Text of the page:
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One of the well-known traditions about Tisha B'Av and the destruction of the Temples which we commemorate on this day is the reasons they were destroyed. The first Temple, destroyed by the Babylonians in 586 BCE, was lost because the Jewish people at the time were guilty of the worst sins in the Jewish legal hall of shame: idol worship, illicit sexual relations, and bloodshed. Evidence for this can be clearly gleaned from the words of the prophets who foresaw the destruction. They rail against the worship of the Ba'al and other Canaanite gods, murderous and venal kings, and a general lack of justice and compassion in the land. The second temple period, however, is traditionally seen as a good one. As we are told in the Tosefta Tractate Menachot (chapter 13), "they worked hard at the study of Torah and were careful to give tithes." Why, then, was the second Temple destroyed? The famous answer, found in Tractate Yoma, is that it was due to שנאת חינם - pointless or baseless hatred. Now, human nature being what it is, we don't usually have too much trouble understanding what it means to hate someone for no reason, if by 'no reason' we mean petty jealousy, sheer bloody-mindedeness, or a general dislike of anyone not like us. But, when you think about it, we are left a bit up in the air with this explanation. Were the folks in Israel at the end of the second temple period just a rotten, petty bunch of snobbish creeps, who couldn't get along with one another, and that was why the Temple was destroyed, or might there have been something more specific to it?
The explanation for the destruction found in the Tosefta of Tractate Menachot is a bit different than the "baseless hatred" one in Yoma, and sheds a somewhat different light on Jewish society and its failings at the time. The failings of the late second temple period is described in the following way: "Why were they exiled the second time? Because they loved money and they hated one another." Just before this statement, the Tosefta tells us about a number of economic and physical abuses committed by the high priests and their families and friends. These well-placed families abused their positions and took financial advantage of the common people, cruelly using their leadership roles to oppress the common people. This version of events puts the somewhat amorphous "pointless hatred" into a specific context of power and its abuses. The high priests of the late second temple period were materialistic, often politically well-connected - some were appointed by King Herod - were very Roman culturally, and often used their positions in the Temple for financial gain; their "love of money" is the soil in which the "hatred of one another" grew.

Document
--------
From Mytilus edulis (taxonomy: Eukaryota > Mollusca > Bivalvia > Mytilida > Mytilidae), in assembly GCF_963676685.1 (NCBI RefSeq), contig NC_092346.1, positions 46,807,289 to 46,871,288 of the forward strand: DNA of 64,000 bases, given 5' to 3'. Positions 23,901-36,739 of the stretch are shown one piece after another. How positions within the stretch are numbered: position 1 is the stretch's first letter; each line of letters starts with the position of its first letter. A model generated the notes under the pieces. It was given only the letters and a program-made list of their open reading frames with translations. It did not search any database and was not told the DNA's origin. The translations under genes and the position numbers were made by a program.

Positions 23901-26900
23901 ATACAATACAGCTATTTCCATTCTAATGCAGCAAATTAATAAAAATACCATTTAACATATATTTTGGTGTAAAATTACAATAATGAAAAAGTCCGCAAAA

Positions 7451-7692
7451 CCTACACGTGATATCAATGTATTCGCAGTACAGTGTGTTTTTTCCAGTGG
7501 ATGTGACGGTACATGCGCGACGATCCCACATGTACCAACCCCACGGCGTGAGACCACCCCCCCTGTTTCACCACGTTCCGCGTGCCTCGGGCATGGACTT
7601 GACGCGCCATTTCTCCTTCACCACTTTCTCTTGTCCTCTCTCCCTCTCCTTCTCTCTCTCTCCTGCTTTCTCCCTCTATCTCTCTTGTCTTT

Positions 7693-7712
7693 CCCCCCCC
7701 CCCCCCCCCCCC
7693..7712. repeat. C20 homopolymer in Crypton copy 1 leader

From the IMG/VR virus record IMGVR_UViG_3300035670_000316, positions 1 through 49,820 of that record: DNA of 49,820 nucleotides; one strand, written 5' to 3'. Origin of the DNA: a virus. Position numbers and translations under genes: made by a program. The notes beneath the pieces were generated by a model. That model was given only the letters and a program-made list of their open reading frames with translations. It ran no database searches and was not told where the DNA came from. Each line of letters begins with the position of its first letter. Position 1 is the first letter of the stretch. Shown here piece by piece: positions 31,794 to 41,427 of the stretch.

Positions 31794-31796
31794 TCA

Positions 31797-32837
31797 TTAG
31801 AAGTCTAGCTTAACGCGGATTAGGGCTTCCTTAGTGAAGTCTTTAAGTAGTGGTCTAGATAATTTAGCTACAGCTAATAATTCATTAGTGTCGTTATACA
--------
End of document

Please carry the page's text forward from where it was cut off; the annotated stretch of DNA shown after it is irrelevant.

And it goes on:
Looked at this way, we see an interesting development from the first to the second temple. The first temple period was a time when Jewish values had not yet been assimilated by the general population. Telling us that they were guilty of idol worship, sexual crimes, and murder is the equivalent of saying that the values of the Jewish project had not taken hold in society. They were, in very basic ways, not good Jews. By the end of the Second Temple period, we have, happily, matured into a society that does know how to behave Jewishly - "they worked hard at the study of Torah and were careful to give tithes" - but our leadership class had been corrupted by money, power, and Roman culture (money and power are not Roman, they are universal). The masses have, finally, become good Jews; it is the ruling class that has allowed itself to be corrupted by its power, and thereby become a hot-bed of hatred.
Today, one can see parallels to this situation. Although, Lord knows, we have our problems, we are certainly living in a Jewish golden age. Israel and Jewish population centers in the Diaspora are full of wonderful institutions that are educating our children, and serving our communal and cultural needs. Jews are free to live as Jews in almost every country they choose too, and Israel is the most vibrant and educated Jewish society since the last time we had sovereignty in our homeland (the end of the second temple period). Many are "working hard at studying Torah and careful about giving tithes". But I think we all have the feeling that our leaders are letting us down, that money talks too loudly at the leadership levels of our community, and too many of our leaders keep getting caught with their hands, for one reason or another, in someone else's pocket. On Tisha B'Av we are meant to remember that, although we need leadership to get us to a good place communally, to help us become good Jews, leadership comes with terrible temptations, which our leaders themselves must guard against, and which the community must police. To not do so, to give our leaders a free pass when they fail, to allow them to misuse and abuse their positions and get away with it, leads to destruction, of even the heathiest and most robust community.
Have an easy and meaningful fast this Tisha B'Av,
Rabbi Shimon Felix